$100-m IDB loan to help reform Ja’s financial systemFriday, July 22, 2016
JAMAICA has received a US$100-million loan from the Inter-American Development Bank (IDB) to help reform its financial system.
Speaking at the signing ceremony at the Ministry of Finance and the Public Service yesterday, Therese Turner-Jones, general manager for IDB’s Caribbean Country Department, explained that the loan programme is designed "to promote financial stability through a series of reforms aimed at improving regulation and supervision in the banking, securities, pension funds and insurance sectors."
According to Turner-Jones, with the ensuing threats in the global financial markets, particularly as it pertains to the current de-risking threats, it was urgent to implement reforms to make Jamaica’s financial system more resilient.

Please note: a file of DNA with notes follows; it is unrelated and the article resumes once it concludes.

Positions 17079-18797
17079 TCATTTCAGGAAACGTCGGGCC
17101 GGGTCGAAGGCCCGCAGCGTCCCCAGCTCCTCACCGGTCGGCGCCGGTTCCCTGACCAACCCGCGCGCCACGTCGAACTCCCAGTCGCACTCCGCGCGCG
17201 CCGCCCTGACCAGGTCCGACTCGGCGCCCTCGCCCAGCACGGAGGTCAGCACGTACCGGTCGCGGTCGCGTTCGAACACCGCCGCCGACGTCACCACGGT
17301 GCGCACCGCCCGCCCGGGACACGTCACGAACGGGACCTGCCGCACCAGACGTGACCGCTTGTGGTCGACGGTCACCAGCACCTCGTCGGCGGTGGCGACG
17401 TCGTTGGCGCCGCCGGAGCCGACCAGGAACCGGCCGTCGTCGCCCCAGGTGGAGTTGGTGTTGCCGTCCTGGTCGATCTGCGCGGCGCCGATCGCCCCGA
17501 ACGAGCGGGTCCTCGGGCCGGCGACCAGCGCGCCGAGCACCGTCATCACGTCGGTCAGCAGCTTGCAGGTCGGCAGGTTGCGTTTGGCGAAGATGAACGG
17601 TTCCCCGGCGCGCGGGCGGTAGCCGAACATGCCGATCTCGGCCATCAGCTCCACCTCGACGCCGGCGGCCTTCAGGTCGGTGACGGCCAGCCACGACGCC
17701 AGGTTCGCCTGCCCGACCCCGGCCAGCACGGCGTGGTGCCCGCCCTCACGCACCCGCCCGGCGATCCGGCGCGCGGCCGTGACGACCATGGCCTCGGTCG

She stated that the programme also supports the development of a framework that will regulate the operations, registrations, lending practices and interest rates of micro financial institutions. The reforms will improve access to credit by companies, especially to micro, small and medium-sized enterprises (MSMEs), and to individuals who are currently excluded or not sufficiently integrated into the financial system. It is expected that the reforms will enhance the provision of long-term financing for MSMEs for productive projects.
With the approval of the US$100-million loan facility, the IDB would have thus far, supported the Government of Jamaica with resources totalling US$635 million since the start of the IMF Extended Fund Facility (EFF) in May 2013. It is expected that this figure will increase to over US$700 million by the end of the EFF in 2017, substantially more than the amount initially committed by the IDB in support of the Government during the EFF.
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